If within the national territory Brazil’s government is struggling to convince the population that it is worthwhile to have spent U.S. $ 28 million to host the 64 matches of the FIFA World Cup in June and July this year World Cup, one news coming from abroad shows how difficult it can be for a developing nation to present to the world as a serious country capable of organizing big international events.
The sale of innocent shirts alluding to the world cup in a store of Adidas in irreverent San Francisco, is causing headaches to the Brazilian authorities. This is because the prints chosen to encourage Americans travel to Brazil next summer in the Northern Hemisphere make explicit reference to the stereotype of country women with their buttocks uncovered, against which Brazil has fought in recent years in an attempt to get rid of the image of the preferred destination for sex tourism.
On sale for $ 25 each at the Adidas store in the Westfield San Francisco Centre on Market Street, tees bring slogans like “looking for score,” a term that can refer both to the expectation to see goals as the desire to have sex. Or a stylized buttocks-shaped heart composing what would be the phrase I love Brazil.
Is not exactly a surprise that this kind of humor is brought to tees in a country used to produce sexually suggestive teen comedies such as Pork ‘s, American Pie and many other movies about immature college kids eager for human contact. By the way, according to Brazilian newspapers, the sale of these shirts in California is already an unqualified success.
The problem is that these Americans will land with their funny tees in a country that , by his own fault , has developed an international reputation as a nation that breathes sex, because of what feminists today regard as the exploitation of the female body, as traditional parades of samba schools , but in recent years , has endeavored at least to combat the sexual exploitation of children and teenagers , especially in the capitals of the impoverished northeastern region, which receives every year hordes of single men coming from United States and Europe in search of easy sex.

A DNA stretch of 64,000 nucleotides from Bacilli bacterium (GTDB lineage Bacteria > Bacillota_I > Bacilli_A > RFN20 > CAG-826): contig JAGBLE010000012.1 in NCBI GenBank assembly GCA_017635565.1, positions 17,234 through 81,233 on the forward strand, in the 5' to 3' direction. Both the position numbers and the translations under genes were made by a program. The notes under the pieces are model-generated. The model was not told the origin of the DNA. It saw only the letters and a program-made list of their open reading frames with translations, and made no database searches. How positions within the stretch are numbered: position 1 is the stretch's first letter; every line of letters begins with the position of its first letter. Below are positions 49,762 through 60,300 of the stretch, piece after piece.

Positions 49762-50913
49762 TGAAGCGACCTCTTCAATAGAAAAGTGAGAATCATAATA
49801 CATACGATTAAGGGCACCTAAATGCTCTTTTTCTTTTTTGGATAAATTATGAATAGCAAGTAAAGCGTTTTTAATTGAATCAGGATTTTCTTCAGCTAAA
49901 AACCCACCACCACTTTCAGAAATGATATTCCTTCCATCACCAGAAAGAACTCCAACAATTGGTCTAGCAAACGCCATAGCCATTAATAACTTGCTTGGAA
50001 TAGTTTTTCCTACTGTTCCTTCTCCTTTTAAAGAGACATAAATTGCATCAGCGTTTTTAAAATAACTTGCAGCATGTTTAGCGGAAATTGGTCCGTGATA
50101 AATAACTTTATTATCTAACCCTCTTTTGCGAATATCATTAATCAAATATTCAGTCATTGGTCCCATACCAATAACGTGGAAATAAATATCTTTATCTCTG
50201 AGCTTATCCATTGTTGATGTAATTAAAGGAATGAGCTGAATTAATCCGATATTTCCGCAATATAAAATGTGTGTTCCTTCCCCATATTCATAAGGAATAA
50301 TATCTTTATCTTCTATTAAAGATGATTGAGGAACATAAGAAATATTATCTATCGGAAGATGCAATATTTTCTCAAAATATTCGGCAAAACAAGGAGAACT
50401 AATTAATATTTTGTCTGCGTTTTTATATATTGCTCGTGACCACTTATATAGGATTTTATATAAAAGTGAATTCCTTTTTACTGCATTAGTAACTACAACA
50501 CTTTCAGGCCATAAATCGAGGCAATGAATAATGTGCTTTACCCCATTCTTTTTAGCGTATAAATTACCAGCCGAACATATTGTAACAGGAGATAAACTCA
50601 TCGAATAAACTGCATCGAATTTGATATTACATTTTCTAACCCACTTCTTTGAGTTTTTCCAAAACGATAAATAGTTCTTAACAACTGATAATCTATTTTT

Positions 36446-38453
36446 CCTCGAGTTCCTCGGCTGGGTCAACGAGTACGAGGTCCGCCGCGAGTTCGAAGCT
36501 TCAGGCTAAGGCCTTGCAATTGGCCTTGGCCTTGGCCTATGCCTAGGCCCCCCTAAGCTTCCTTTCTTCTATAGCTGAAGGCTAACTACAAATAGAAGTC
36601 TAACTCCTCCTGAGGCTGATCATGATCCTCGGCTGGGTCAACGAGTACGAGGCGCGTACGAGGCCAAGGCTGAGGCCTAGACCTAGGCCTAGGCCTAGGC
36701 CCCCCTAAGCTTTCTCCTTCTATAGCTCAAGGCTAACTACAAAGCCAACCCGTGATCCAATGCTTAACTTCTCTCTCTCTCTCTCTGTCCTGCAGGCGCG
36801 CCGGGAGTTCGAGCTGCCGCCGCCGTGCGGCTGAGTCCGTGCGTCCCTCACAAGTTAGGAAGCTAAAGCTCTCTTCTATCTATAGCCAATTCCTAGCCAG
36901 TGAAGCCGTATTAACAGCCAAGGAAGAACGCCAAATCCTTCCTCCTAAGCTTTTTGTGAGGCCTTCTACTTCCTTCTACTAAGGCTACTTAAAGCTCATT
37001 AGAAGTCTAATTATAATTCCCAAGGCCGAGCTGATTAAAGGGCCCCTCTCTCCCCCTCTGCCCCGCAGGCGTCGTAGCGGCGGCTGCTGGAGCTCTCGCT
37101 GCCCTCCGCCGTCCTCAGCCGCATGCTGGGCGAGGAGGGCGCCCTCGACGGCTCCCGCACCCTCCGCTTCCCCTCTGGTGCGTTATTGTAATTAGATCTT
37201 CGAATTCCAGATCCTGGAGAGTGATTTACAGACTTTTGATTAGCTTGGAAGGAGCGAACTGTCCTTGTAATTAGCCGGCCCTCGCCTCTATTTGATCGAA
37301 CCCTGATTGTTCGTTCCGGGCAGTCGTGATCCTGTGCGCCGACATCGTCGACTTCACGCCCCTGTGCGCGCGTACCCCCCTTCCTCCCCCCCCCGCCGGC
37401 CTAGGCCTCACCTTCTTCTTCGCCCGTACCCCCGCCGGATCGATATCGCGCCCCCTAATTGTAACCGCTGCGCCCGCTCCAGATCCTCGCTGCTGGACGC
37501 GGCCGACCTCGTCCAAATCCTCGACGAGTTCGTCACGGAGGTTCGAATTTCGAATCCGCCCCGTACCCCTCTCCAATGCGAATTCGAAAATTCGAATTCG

Certainly , Adidas cannot be blamed for the fact that Brazil is one of the largest emitters of sex workers to Europe , next to Thailand , nor be responsible for the reputation Brazilians have to be the best lovers in the world , along with Spanish and Italian , according to surveys of sexual behavior that are constantly posted on social networking sites .
As a typical business market , the German sporting goods manufacturer cares only about selling their products according to what their customers expect , in this case Americans that have a stereotypical image of Brazil . The reality is that with or without these shirts, the Gringos will have, during the World Cup, the opportunity to have more sex than the goals that its football team will likely to do against their opponents.
It is unlikely that the anger demonstrated by Brazilian authorities through the newspapers have some effect on the sale and use of t-shirts produced by Adidas for American fans. It is up for the Brazilian government to understand that more important than getting uneasy with the bad joke made by the German manufacturer is to make sure that Brazilian children and teenagers are not victims of sex tourism or violence committed by their own countrymen.
And be clear that these printed t-shirts talk much more about the wearers than the country to which they wanted to play.